Volume 37 Number 2 | April 2023

Melissa E. Wyatt, MS, MLS(ASCP)CM, Kentucky Society for Clinical Laboratory Science President

Melissa Wyatt“I wish I had found this degree sooner!” As a clinical laboratory educator, I have heard this statement many times from students. Students must identify with the medical laboratory profession before choosing this career path. The visibility of our profession is crucial to recruit future laboratory professionals. One person or organization cannot accomplish this mission alone; we all must be ambassadors for medical laboratory science.

When students enter our medical laboratory science program, we ask them how they learned about the profession; most students say that someone told them about it. A personal conversation is still a powerful connection in a digital world full of social media. Have you personally talked to someone about the medical laboratory profession recently? It may be difficult at first, so practice a brief description of your job and the medical laboratory professional’s role in patient care. Find a way to personally connect with people and talk about the profession and career possibilities.

“A personal conversation is still a powerful connection in a digital world full of social media. Have you personally talked to someone about the medical laboratory profession recently?”

I listed below some of our MLS program’s activities in recent years to increase the profession’s visibility. I hope you can incorporate some of these ideas into your organization.

  • Live-Streaming with High School Students. During COVID-19, we could not visit high schools in person, so we started performing live-streaming events with local high school science classes. We were able to demonstrate laboratory tests and explain what a medical laboratory scientist does in a whole new way. Even though we could not be with the students in person, we were able to connect with these students and increase the visibility of our profession.
  • Small Group Live Chats via Zoom. We worked with our university recruitment to organize small group live chats via Zoom with prospective students. We also included current MLS students in the group. The prospective students were very interested in talking to current MLS students. The small groups allowed for some in-depth conversations about MLS and career opportunities.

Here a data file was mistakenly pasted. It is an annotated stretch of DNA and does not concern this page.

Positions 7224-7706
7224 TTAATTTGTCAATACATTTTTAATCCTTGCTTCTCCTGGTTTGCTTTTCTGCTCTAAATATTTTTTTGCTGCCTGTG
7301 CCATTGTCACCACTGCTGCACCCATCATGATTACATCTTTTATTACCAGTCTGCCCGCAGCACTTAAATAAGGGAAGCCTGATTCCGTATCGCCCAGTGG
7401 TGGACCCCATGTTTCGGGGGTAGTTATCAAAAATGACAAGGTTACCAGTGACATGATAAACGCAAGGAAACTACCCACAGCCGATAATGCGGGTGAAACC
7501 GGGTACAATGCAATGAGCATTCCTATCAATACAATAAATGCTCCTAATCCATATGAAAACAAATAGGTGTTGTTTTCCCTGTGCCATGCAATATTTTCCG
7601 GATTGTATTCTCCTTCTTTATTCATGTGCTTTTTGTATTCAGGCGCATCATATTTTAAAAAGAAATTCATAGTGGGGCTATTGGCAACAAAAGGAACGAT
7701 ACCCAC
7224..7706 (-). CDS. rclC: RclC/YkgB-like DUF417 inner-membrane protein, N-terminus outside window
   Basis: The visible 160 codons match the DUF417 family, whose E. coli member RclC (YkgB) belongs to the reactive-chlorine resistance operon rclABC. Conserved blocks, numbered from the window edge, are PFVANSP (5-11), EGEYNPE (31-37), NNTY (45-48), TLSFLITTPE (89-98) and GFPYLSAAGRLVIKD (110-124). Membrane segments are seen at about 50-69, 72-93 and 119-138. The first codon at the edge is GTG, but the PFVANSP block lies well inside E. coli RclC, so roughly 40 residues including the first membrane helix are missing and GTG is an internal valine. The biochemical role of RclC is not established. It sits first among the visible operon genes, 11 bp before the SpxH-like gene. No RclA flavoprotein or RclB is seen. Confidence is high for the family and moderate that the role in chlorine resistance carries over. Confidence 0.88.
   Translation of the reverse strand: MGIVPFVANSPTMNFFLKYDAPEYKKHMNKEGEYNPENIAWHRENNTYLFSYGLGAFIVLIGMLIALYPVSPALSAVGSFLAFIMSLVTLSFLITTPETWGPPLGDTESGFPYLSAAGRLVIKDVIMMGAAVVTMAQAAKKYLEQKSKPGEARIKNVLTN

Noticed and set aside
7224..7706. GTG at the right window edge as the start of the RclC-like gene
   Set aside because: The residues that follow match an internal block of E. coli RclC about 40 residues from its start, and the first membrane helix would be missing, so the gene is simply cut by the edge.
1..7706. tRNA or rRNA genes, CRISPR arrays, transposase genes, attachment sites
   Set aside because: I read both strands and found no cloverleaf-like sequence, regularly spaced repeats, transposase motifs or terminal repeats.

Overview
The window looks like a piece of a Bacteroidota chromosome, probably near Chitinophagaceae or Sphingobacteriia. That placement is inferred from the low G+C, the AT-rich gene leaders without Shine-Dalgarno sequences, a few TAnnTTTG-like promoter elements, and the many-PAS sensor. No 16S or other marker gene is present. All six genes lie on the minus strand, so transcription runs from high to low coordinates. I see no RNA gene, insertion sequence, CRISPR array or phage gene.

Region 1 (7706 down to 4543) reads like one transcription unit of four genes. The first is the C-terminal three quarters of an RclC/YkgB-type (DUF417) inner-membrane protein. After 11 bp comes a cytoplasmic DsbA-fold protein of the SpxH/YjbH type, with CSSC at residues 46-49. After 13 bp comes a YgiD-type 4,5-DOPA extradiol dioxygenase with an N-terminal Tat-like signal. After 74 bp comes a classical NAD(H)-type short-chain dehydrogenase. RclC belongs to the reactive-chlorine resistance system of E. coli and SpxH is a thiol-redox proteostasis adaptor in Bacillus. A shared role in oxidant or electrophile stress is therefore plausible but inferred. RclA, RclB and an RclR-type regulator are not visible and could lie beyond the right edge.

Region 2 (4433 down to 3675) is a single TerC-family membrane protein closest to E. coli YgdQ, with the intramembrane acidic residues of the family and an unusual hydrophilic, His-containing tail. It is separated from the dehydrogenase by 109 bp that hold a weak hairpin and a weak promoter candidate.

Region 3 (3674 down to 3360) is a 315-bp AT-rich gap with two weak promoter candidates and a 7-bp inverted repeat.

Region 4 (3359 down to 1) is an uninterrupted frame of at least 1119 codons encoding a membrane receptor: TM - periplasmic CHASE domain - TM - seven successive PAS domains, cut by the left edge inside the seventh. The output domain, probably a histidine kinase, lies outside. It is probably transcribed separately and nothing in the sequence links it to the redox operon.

• Host or Visit Local High School Allied Health and Biomedical Classes. When we could meet in person again, we started hosting and visiting high school classes. High school students in allied health and biomedical career pathways are already interested in a healthcare career, so these students are great to talk to about medical laboratory science. We try to perform an interactive activity at these events and discuss the MLS profession. We also develop a network with the teachers and have repeated visits each year.
  • Incorporate Service Projects into MLS Curriculum. Along with teaching laboratory skills to MLS students, we also strive to develop them as MLS ambassadors. We have incorporated service projects into our curriculum, focusing on increasing awareness of the profession. The project can be on-campus or in the community. Projects include visiting their home high school to talk to science classes about the MLS profession, participating in recruitment events on campus to speak to prospective students, and assisting in pre-MLS laboratory classes. Through these projects, students have gained excellent communication skills. They are the future ambassadors for the profession.
  • MLS T-Shirt Design. Each year, our MLS students design a T-shirt with a logo to illustrate an aspect of laboratory medicine. The students are responsible for the design, working with the printer, taking orders, and distributing the T-shirts. The T-shirts give the students a sense of group identity and increase the visibility of our profession. As the students wear the T-shirts on campus and in the community, people often ask about medical laboratory science.

These are just some ways we have increased visibility in our MLS program. I hope you can use some of these ideas. Even in this digital world with so many social media connections, try to reach out and make a personal connection. Start a conversation and explain what medical laboratory science is, what we do, and the importance of our profession in patient care. Whether you are a student, a laboratory professional, or an educator, we can all be ambassadors for medical laboratory science.

Melissa E. Wyatt is Assistant Professor, Medical Laboratory Science at Eastern Kentucky University in Richmond, Kentucky.